Beneficiaries and their projects

Dr. Isabelle Gärtner-Roer, University of Zurich Rockglacier Dynamics on Disko Island (RockDynDisko)
Dr. Myriam Guillevic, Empa New Persistent Pollutants in the Arctic Atmosphere (NPPAA)
Dr. Eric Pohl, University of Fribourg Consistent water and glacier mass balance measurements in Central Asia (CoWaG)
Andrew Tedstone, University of Fribourg ’HI-SLIDE’: The influence of climate on the decadal dynamic stability of high-elevation sectors of the Greenland Ice Sheet


Dr. Isabelle Gärtner-Roer

Project: Rockglacier Dynamics on Disko Island (RockDynDisko)

Keywords: Rockglaciers, periglacial geomorphology, polar environment, Greenland, climate sensitivity

A lay summary of the project will be added shortly.

Dr. Myriam Guillevic

Project: New Persistent Pollutants in the Arctic Atmosphere (NPAA)

Keywords: Arctic, long-range transport, persistent pollutants, perfluorinated contaminants, digital archive, TOF-MS


Atmospheric pollution in the Arctic caused by newly-emitted persistent pollutants is a matter of growing concern. Due to the remoteness of the Arctic and Antarctic from most known sources, the poles are a location of choice to determine if specific chemicals are persistent and prone to long-range transport. Air pollution due to remote sources, but also increasing local sources, is expected to have a growing impact on the health of Arctic populations and Arctic biosphere in the future, with persistent pollutants being often known to bioaccumulate in terrestrial and marine organisms.

The project New Persistent Pollutants in the Arctic Atmosphere (NPPAA) aims at reconstructing concentrations of emerging pollutants in the Arctic and at mid-latitudes, using measurement of background air, unpolluted by local sources. Target pollutants to monitor are newly emitted perfluorocompounds and semi-volatile chlorinated solvents, as well as HFOs (hydrofluoroolefins, newly emitted replacements for HFCs), whose decay products are suspected to be persistent. These data will help pinpoint potential persistence characteristic and long-range transport of the suspect pollutants.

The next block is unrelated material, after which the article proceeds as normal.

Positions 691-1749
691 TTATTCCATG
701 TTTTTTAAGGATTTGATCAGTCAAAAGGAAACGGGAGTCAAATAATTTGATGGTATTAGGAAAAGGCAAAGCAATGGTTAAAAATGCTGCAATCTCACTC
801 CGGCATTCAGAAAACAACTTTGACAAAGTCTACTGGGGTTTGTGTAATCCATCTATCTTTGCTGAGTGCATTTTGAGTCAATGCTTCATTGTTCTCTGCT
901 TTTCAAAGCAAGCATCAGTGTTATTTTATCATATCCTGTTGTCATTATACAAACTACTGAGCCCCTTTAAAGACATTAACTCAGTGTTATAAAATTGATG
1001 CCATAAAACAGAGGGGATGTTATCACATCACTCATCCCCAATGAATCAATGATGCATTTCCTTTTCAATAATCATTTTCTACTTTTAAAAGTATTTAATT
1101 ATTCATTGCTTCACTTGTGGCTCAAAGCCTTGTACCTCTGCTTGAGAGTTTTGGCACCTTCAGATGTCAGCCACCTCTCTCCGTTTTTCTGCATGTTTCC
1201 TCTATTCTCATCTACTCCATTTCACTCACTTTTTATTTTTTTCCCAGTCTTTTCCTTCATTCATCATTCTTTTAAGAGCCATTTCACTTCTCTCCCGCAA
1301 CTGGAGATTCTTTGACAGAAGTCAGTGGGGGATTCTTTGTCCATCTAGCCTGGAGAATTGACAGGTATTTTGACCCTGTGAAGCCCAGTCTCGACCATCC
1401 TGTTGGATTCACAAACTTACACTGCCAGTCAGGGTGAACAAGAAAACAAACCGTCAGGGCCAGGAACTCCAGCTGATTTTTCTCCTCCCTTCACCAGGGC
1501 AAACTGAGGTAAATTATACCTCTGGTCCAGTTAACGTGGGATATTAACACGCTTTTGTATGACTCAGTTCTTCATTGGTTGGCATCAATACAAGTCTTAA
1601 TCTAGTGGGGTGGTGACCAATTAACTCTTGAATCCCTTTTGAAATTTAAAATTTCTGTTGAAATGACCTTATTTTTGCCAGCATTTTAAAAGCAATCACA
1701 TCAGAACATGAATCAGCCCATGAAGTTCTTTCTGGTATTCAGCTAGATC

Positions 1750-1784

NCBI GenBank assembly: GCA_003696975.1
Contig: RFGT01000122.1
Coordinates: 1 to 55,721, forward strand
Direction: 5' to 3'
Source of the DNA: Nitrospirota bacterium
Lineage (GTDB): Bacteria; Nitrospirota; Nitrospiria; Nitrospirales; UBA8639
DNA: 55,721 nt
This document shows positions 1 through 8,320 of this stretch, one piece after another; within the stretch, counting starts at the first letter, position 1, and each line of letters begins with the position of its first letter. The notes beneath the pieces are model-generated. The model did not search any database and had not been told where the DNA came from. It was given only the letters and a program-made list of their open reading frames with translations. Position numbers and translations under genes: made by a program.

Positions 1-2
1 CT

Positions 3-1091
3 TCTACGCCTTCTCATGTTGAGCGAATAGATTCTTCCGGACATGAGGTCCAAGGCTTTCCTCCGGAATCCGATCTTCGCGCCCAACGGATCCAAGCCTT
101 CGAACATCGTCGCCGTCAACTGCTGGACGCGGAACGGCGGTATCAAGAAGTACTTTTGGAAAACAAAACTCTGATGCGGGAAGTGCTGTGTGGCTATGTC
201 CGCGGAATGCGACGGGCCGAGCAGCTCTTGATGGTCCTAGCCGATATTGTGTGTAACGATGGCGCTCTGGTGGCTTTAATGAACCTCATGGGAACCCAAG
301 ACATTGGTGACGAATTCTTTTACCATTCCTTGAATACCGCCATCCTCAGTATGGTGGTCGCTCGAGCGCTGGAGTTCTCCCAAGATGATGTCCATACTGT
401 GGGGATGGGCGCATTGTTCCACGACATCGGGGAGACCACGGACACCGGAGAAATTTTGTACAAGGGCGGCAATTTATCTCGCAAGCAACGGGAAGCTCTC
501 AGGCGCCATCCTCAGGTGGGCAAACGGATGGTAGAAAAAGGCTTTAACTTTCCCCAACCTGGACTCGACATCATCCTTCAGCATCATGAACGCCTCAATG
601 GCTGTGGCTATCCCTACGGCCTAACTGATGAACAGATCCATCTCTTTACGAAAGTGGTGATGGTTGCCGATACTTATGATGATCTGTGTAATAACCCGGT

To do so, a sampling program will be established at Mount Zeppelin, Svalbard, with weekly air samples collected for a full year. These flasks will then be analysed on Empa’s cutting-edge analytical system for atmospheric trace gases. The Arctic flask data will be compared to air samples collected in Switzerland and screened for the same compounds, using the same instrumentation, thus allowing a high quality gradient reconstruction between the two locations.

This work will constitute a pilot study with the aim to trigger long-term monitoring in the Arctic atmosphere of pollutants newly identified as persistent. Furthermore, the chlorine-containing substances, if proven to be long-lived, would then also be involved in stratospheric ozone depletion. Ultimately, this work will contribute to future revision of the Stockholm Convention aiming at banning persistent pollutants, and of the Montreal Protocol acting for the protection of the ozone layer and the global climate.

Dr. Eric Pohl

Project: Consistent water and glacier mass balance measurements in Central Asia (CoWaG)

Keywords: Glacier runoff, climate change, cryosphere, Central Asia

A lay summary of the project will be added shortly.

Andrew Tedstone

Project: ’HI-SLIDE’: The influence of climate on the decadal dynamic stability of high-elevation sectors of the Greenland Ice Sheet

Keywords: Ice sheet dynamics, ice motion, GNSS/GPS, climate change, meltwater runoff


A major uncertainty associated with predictions of global sea level rise by 2100 is that we know little about how changes in climate will affect the dynamics of the Greenland and Antarctic ice sheets (IPCC, 2019). If climatic changes can cause changes to the flow of kilometres-thick ice, there could be large impacts upon 21st century sea level rise.

HI-SLIDE will measure the dynamics of high-elevation regions of the south-west Greenland Ice Sheet. In recent years we have seen meltwater running along the surface of high-elevation regions before it disappears down crevasses and moulins. Meltwater which reaches the bed of the ice sheet can change the ‘slipperiness’ of the contact between the ice and its bed, which changes the speed at which the ice flows. Previous work has shown that this does not always cause the ice to flow faster: at lower elevations, the ice flowed slower in years of more melting.

Observations of this phenomenon at high elevations are sparse. As such, current evidence of the impact of meltwater upon ice flow is equivocal. It is not clear whether the expanding runoff limit has increased or decreased ice flow at high elevations. HI-SLIDE will make the required detailed field observations to fill this gap, using a network of GPS receivers which will be installed and maintained during a 2-year field campaign from April 2020 to April 2022.

HI-SLIDE is based at the University of Fribourg in collaboration with the University of Edinburgh, and is integrated tightly with the European Research Council-funded ‘CASSANDRA’ project, ‘Accelerating mass loss of Greenland: firn and the shifting runoff limit’.